Drywall installation. Most remodeling jobs will involve opening up at least some of the walls and ceilings, and after the plumbing and wiring rough-ins have been inspected and passed, a drywall pro or DIYer can then install and finish the drywall. This is somewhat tedious work, but it is well within the skill level of most DIYers. The money-savings here are modest, though, because professional drywall installation is not pricey.
To begin, rip the top and side jambs to the thickness of the wall framing plus the exterior wall sheathing. The cement board will lap over the jambs. The windowsill should also be flush with the interior framing, but hang over the outside sheathing about 1-1/2 in. and have a 5-degree slope toward the outside to help shed water. To keep water from running behind the siding as it drips off the edge, cut a shallow groove (or saw kerf) in the bottom lip (Fig. A). Also, remember to flash behind the trim to keep the window watertight. Trim the window exterior to match the house, using caulk to seal between the trim and siding.
Demolition. All remodeling jobs start with tearing out and removing elements that will be replaced. Depending on the level of your remodeling job, this can be a simple matter of removing old fixtures and flooring, or as complicated as removing everything down to the wall studs and floor joists. Either way, this can be hard work but it is not difficult, and most homeowners can do this work themselves to save money. Most demolition can be done in a weekend. You will need to rent a roll-off dumpster or arrange for a disposal company to take away a pile of demolition debris.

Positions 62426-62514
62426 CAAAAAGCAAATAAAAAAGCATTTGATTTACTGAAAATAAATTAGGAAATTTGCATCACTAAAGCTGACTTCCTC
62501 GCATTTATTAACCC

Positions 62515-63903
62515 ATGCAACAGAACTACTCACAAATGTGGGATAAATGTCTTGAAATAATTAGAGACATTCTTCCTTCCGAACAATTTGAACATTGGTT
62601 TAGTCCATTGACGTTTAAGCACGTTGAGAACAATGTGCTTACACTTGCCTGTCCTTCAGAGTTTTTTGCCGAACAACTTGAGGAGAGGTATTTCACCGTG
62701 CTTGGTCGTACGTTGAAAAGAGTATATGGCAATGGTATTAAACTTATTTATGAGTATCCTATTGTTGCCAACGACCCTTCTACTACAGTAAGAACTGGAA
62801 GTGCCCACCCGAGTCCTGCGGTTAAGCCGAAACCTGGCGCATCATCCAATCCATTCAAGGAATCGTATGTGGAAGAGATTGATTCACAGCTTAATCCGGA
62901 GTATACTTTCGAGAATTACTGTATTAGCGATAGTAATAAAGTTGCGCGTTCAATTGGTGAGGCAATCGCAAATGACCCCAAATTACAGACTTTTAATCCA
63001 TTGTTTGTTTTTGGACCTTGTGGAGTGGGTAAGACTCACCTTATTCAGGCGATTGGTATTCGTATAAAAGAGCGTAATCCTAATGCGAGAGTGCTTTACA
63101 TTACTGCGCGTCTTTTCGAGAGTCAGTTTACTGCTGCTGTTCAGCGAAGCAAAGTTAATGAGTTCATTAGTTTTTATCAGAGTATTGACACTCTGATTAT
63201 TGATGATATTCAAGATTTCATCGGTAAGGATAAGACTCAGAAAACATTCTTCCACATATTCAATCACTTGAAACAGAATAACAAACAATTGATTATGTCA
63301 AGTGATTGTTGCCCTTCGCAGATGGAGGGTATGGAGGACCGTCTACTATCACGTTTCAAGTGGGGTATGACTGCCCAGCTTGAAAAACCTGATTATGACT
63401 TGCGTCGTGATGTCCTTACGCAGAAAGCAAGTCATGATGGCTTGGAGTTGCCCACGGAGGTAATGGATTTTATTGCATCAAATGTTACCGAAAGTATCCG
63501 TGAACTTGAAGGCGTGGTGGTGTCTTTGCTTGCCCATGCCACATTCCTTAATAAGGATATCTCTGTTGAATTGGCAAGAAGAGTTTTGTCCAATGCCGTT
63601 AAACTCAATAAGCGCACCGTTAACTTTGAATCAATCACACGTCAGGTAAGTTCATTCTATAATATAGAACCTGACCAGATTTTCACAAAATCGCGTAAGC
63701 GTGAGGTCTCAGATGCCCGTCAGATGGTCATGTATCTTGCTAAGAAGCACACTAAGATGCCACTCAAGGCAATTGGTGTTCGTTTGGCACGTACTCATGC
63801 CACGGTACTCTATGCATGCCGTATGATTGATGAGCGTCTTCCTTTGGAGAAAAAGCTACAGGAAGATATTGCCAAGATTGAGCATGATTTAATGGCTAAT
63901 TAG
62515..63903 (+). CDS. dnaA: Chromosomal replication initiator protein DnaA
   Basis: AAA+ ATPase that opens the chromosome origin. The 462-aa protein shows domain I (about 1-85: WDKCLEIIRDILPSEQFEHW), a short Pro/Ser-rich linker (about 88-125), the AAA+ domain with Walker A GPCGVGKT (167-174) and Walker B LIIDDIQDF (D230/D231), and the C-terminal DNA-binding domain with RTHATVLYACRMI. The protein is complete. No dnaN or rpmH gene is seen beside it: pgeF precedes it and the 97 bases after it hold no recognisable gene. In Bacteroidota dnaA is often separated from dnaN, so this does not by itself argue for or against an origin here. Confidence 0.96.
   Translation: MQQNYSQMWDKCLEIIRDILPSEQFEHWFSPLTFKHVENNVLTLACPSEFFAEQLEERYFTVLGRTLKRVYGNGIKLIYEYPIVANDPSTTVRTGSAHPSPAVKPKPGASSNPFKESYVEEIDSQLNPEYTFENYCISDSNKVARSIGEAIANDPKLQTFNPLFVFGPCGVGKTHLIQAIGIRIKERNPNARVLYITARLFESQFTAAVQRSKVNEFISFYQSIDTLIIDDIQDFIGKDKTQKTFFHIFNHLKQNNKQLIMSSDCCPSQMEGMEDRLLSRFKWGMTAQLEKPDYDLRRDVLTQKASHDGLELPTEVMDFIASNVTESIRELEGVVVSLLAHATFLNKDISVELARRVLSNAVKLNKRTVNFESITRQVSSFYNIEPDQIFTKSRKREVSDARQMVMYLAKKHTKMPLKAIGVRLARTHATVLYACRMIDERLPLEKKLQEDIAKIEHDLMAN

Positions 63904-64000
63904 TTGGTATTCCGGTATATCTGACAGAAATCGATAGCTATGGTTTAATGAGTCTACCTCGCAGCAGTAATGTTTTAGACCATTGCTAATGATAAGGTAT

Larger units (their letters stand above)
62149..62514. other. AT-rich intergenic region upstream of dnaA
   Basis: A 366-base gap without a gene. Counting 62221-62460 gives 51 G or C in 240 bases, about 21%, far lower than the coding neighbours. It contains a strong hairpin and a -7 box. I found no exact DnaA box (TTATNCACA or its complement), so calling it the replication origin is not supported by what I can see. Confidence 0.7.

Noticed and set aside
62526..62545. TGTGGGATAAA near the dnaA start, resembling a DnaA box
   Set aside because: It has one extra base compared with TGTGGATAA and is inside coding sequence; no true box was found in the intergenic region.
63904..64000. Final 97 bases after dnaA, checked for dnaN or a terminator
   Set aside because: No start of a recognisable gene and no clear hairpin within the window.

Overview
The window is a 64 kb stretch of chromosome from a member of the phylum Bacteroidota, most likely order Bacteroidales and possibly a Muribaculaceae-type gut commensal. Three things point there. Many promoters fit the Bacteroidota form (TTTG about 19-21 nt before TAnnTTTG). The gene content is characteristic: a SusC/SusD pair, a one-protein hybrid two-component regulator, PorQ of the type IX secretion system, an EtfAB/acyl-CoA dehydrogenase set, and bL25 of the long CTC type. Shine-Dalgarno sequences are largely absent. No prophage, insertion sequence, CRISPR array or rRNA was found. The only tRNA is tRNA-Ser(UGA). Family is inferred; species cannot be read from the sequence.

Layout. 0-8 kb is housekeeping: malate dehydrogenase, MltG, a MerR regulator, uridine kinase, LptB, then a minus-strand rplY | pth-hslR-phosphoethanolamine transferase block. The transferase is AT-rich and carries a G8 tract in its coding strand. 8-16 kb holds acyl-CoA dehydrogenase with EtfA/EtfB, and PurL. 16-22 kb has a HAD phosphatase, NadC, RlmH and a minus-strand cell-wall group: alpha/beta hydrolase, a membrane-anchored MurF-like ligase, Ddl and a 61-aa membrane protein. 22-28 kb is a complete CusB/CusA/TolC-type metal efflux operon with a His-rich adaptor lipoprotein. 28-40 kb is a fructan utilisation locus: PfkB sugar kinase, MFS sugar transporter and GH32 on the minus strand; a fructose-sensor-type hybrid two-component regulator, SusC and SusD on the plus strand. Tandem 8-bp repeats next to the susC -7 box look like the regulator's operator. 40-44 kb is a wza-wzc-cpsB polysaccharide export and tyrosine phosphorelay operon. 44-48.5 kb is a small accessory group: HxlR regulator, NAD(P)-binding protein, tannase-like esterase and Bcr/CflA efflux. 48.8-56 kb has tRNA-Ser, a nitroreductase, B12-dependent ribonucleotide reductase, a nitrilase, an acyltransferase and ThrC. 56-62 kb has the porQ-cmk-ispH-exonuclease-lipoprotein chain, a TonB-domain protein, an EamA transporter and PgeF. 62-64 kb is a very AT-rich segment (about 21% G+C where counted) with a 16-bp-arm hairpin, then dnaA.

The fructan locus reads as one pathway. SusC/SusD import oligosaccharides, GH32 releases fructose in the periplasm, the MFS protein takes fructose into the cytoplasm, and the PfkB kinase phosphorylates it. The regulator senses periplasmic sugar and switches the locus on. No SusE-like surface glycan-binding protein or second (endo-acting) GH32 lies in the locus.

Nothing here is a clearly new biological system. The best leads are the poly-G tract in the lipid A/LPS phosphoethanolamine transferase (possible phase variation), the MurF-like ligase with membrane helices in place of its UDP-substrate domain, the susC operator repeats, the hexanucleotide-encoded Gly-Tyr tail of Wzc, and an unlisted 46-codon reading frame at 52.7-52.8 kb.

The job of installing our wall-mounted fixtures was tougher than it had to be, thanks to poor and contradictory one-size-fits-all instructions, metric fittings and duplicate and missing mounting parts. Prevent hard-to-fix future problems by test-fitting the actual fixtures when roughing in framing, plumbing and blocking to make sure everything will work out. Then finish the walls. When test-fitting, simulate finished floor and wall surfaces to get the clearances right.
Guest bathroom: This is a full-service bathroom, with sink, toilet, and shower or shower/tub combination, but one that is used sporadically when guests visit. In empty-nest homes, a kids' full bathroom might be converted to a guest bath. Because guest baths get only occasional use, many people choose to use economy fixtures and materials, which can greatly cut costs. And because this is a secondary bathroom, you can take your time remodeling it, which also saves cost.
For the most part, that means moving the GFCIs (Ground Fault Circuit Interrupters) and other power outlets so that they line up with your new vanity and cabinets. After all, you don’t want to have to reach down next to the toilet in order to plug in your hair dryer. You should call in an electrician for this step, especially if you have never worked with home wiring before.
You’ll spend $3,000 to $8,000 on the typical remodel. Anywhere from 40 to 65 percent of a bath upgrade cost comes from labor. However, doing any project yourself means no insurance and added fees if something goes wrong. Hire a professional for any work you’re not comfortable doing, such as the plumbing and electrical. Consider the pros and cons of DIY vs professional bathroom remodeling.